September 18, 2008
by Patrick Lafferty
“...to those who are elect exiles of the dispersion...”
1 Peter 1:1
This morning, thousands of people still know what it feels like to be dislocated. A furious storm forced them to flee far from home in search of higher, safer ground. Now, truth be told, where they went is not much different from where they came from; likely, McDonald's and Starbucks still litter the landscape. But they can't get back to their homes right now. And even if they could, it would be some time before home would be truly home again.
These people are feeling, in some small measure, what it means to be an exile. Tens of thousands of other people in this world have likewise fled a fury of famine and war, and know exilic life all the more poignantly. For those who fled the Gulf Coast last weekend, their displacement inevitably creates disorientation.
When Peter addresses his audience as exiles, he employs a compact term with enormous significance for them. Peter's audience could not have been more isolated or disoriented. To Jews they were odious for believing that God became man and died on a cross. To Greeks they were laughable for submitting to but one God when everyone knew that a whole host of gods inhabited the cosmos. And to Romans they were potentially dangerous because they saw their Anointed One as supreme even over Caesar.
But Peter's decision to address his audience as exiles is not merely to sympathize with their isolation. To be an exile, you see, is more than just a status; it is an office. It entails responsibility as much as it elicits sympathy. That's why Peter refers to their identity as exiles three times in this letter alone (1 Peter 1:1, 1:17. 2:11). So what does it mean to live as an exile—as a follower of Christ in a world not yet in full submission to Christ?
Exiles are dislocated but not distraught. As Christians, they're far from home—in the sense of a place of rest, untainted by sin and all its effects. The way things are is not the way things are supposed to be. Corruption prevails. Children die. Noble plans are vanquished. But rather than allow the frustration this creation has been subjected to (Romans 8:20) lead them to rage or despair, they take heart in the fact that, as surely as things ought not be this way, so, too, things won't always be this way.
Exiles are discerning. They recognize that where they are has an insidious capacity to dull their interest in their true home. Exiles are not only wary of the misshapen messages their context sends; they look with care at its rhythms and priorities—lest they indiscriminately adopt what everyone around them seems to stake their lives and futures on. John Wesley, given the tour of an enormous plantation by its owner, was asked what he thought of the vast holdings he'd seen. Wesley replied, "I think you're going to have a hard time leaving all this."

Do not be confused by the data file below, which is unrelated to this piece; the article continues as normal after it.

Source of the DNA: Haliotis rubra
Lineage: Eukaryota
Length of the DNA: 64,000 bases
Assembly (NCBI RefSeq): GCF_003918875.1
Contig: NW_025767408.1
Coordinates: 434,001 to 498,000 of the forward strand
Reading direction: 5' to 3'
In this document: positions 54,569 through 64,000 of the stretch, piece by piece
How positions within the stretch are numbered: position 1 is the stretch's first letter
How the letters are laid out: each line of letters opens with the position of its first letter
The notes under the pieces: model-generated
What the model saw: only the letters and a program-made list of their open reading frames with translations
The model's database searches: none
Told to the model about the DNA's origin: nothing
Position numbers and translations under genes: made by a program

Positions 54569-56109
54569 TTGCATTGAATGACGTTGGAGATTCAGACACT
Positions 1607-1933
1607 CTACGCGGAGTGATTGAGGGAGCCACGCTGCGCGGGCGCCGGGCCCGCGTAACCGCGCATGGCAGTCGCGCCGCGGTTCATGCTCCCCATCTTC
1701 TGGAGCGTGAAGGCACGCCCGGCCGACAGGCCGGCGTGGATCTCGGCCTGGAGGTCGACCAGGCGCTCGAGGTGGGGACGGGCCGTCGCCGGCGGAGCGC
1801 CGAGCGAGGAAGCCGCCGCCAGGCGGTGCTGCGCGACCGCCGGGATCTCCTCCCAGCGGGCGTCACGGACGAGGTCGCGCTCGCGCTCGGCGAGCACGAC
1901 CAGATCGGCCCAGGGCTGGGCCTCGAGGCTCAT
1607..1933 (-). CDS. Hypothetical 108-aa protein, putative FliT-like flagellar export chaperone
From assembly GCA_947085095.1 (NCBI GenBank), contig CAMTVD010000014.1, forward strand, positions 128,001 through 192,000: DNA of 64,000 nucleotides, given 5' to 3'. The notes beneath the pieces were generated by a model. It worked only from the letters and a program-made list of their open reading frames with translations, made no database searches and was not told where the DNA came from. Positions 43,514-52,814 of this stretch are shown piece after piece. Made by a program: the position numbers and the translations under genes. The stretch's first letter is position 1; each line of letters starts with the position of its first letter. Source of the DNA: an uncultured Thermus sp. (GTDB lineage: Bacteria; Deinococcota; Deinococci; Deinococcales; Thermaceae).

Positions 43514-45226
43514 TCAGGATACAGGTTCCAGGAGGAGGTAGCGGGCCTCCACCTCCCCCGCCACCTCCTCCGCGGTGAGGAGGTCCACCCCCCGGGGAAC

Last, exiles are devoted. They recognize that the day of their repatriation remains undisclosed to them. They know that the culture in which they are immersed is often more conducive to self-indulgence than selflessness. But they will not simply retreat into their enclave of fellow exiles and live only for themselves. They heed the call of Jeremiah to the exiles of the Babylonian captivity when he said, "seek the welfare of the city where I have sent you into exile, and pray to the Lord on its behalf, for in its welfare you will find your welfare" (Jeremiah 29:7).
And what is the only adequate motivation to face our dislocation without becoming distraught, to discern the subtle diversions from what is holy, to devote ourselves to the welfare of our present locale? It's not "digging down deep" for strength. It's knowing that we are elect people—chosen from before the foundations of the earth, vouchsafed for eternity by the sacrifice of Christ, and bestowed with help from the Spirit for true obedience. Only by walking in the truth of our election will we find sufficient compulsion to live as true exiles.
So, reflect on two interdependent questions: Are you fulfilling your office as an exile? And is the grace of election what's compelling you to live as an exile?